British rolling stock firm Porterbrook has taken over the Long Marston Rail Innovation Centre, expanding its portfolio of railway assets.
Covering 134 acres, the centre provides a 3.21km circular test track and more than 19.31km of train storage facilities, linked to the national rail network.
The company is currently drafting plans for investing and modernising the on-site facilities.
This site will be Porterbrook’s first operational and delivery centre, adding to the company’s existing Derby’s East Midlands engineering design and asset management centre and London headquarters.
It falls within the Warwickshire, West Midlands and Midlands Connect boundaries.
Porterbrook’s current partners Chrysalis and the University of Birmingham will continue to work at the centre.
Later, other businesses will join them for facilitating the centre’s transformation.
Porterbrook chief executive Mary Grant said: “To meet the ambitions set out by the ‘Williams-Shapps Plan for Rail’, we need to have an unremitting focus upon sustainable delivery, innovation and collaboration.
“Porterbrook is committed to supporting this ambition and our new Long Marston Rail Innovation Centre will help achieve this.”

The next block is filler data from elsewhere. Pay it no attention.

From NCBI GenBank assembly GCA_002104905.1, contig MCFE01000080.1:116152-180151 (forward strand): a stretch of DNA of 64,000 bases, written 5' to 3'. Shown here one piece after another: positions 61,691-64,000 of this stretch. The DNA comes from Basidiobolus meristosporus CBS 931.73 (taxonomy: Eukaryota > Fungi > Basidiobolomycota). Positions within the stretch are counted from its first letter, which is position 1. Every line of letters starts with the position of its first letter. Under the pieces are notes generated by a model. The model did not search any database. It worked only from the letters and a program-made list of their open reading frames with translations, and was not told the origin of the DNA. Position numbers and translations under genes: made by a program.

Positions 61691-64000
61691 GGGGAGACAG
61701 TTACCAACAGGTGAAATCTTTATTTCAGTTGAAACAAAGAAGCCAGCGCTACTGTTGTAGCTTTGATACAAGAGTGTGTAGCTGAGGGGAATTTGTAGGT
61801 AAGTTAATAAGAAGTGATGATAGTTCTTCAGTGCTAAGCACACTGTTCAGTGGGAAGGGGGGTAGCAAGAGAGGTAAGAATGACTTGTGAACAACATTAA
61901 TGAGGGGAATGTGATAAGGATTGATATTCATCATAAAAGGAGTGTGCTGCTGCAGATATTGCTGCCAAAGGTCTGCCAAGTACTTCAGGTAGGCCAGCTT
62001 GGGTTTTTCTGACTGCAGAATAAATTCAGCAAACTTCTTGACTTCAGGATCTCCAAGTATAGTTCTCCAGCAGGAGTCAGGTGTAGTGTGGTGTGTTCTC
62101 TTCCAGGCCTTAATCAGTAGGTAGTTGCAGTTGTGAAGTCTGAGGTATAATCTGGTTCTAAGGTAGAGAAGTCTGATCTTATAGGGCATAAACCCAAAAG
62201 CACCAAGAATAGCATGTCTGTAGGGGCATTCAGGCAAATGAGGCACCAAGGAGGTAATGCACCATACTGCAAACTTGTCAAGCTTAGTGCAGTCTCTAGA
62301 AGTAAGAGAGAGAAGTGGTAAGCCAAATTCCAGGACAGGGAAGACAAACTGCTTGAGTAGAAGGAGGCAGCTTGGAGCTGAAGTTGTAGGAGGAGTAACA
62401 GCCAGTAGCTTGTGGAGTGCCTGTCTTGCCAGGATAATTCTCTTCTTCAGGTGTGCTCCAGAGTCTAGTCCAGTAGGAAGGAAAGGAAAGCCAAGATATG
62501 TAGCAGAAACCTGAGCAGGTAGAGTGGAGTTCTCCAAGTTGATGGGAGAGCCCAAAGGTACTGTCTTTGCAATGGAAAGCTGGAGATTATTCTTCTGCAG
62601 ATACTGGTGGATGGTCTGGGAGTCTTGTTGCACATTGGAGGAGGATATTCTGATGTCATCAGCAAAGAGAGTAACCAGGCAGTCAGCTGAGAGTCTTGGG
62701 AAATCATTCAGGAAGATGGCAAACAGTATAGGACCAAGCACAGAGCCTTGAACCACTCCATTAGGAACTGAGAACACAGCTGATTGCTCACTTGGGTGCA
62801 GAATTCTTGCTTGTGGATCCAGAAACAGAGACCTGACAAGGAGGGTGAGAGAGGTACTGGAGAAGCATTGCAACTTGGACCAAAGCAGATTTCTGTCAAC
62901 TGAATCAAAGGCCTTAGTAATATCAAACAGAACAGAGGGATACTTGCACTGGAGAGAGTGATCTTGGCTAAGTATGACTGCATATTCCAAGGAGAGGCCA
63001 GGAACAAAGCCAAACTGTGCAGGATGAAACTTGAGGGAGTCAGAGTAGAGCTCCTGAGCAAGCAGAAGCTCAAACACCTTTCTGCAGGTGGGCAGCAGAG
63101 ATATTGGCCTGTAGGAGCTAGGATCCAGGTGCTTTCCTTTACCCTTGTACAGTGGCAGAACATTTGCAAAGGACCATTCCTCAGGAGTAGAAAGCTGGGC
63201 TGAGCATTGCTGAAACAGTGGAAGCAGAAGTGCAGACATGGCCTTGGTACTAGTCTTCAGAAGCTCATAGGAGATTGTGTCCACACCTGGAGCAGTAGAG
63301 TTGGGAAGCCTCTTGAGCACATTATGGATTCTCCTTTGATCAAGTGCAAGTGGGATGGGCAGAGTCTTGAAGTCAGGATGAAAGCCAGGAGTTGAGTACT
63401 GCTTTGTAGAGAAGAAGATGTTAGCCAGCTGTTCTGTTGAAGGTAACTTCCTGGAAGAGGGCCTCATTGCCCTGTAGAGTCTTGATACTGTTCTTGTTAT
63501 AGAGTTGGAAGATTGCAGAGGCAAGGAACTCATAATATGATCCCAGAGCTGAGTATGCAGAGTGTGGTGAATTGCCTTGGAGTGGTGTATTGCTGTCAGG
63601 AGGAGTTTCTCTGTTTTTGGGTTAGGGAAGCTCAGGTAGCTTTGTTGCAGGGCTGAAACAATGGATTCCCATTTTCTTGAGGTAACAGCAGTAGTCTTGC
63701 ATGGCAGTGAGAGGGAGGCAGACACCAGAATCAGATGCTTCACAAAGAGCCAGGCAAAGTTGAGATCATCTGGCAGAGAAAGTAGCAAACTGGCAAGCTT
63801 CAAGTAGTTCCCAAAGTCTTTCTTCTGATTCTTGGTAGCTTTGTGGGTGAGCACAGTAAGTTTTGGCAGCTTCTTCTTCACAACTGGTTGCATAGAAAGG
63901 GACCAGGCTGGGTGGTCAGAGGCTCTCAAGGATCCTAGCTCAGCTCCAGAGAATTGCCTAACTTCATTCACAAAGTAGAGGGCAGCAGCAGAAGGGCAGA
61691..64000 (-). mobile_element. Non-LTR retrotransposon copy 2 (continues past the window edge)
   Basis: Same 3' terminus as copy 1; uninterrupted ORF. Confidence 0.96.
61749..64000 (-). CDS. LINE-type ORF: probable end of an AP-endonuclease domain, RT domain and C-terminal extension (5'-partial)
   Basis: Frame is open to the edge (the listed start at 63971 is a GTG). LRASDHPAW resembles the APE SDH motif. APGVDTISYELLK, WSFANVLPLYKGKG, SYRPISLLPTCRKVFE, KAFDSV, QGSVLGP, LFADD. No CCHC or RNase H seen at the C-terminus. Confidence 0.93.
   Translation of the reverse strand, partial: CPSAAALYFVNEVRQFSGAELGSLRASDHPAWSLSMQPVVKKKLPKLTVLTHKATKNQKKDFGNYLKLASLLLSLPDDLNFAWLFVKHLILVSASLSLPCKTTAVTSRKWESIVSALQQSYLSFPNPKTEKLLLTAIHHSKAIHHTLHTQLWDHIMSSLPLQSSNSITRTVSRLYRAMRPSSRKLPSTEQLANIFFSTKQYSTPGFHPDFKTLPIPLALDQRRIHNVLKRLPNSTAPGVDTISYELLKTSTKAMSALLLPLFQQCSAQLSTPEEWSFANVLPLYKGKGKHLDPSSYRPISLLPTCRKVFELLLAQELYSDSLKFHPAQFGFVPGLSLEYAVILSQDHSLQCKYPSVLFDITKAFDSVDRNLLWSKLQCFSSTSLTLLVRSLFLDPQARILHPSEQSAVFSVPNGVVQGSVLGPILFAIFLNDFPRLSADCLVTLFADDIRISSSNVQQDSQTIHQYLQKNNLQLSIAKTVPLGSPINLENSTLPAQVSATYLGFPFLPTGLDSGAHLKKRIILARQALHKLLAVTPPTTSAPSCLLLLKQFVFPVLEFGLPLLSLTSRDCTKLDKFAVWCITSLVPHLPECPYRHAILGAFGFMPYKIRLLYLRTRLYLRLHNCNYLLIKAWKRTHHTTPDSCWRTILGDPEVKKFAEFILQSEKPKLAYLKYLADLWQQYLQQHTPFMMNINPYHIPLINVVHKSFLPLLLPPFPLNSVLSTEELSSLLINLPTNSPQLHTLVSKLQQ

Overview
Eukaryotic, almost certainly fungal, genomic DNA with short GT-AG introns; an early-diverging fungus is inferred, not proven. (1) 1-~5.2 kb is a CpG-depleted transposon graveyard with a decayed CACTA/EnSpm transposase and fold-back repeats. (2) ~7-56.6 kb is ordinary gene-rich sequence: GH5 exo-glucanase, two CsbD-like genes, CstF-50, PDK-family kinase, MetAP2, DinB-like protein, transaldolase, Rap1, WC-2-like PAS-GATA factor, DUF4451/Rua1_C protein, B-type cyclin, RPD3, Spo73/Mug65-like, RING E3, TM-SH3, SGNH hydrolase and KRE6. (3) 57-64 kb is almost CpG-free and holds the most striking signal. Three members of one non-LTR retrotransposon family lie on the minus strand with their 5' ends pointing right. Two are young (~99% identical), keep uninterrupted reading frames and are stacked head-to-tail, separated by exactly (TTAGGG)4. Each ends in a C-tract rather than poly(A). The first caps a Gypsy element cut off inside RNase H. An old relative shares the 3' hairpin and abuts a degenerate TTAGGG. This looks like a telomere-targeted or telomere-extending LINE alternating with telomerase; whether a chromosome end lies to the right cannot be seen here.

The company also revealed that HydroFLEX, the country’s first hydrogen-powered train, is expected to be developed at Long Marston.
In November, HydroFLEX’s latest version will be unveiled at the 2021 United Nations Climate Change Conference (COP26) in Glasgow.
In a separate development, HS2 is set to begin permanent works on Old Oak Common station in north-west London.
As part of these construction works, the first permanent structure will be installed initially.
After completion, the station will feature six HS2 platforms, four Crossrail platforms, and four conventional rail platforms.
HS2 recently announced that it is developing a digital virtual reality technology to evaluate and improve its designs for aiding commuters to navigate around the Old Oak Common station.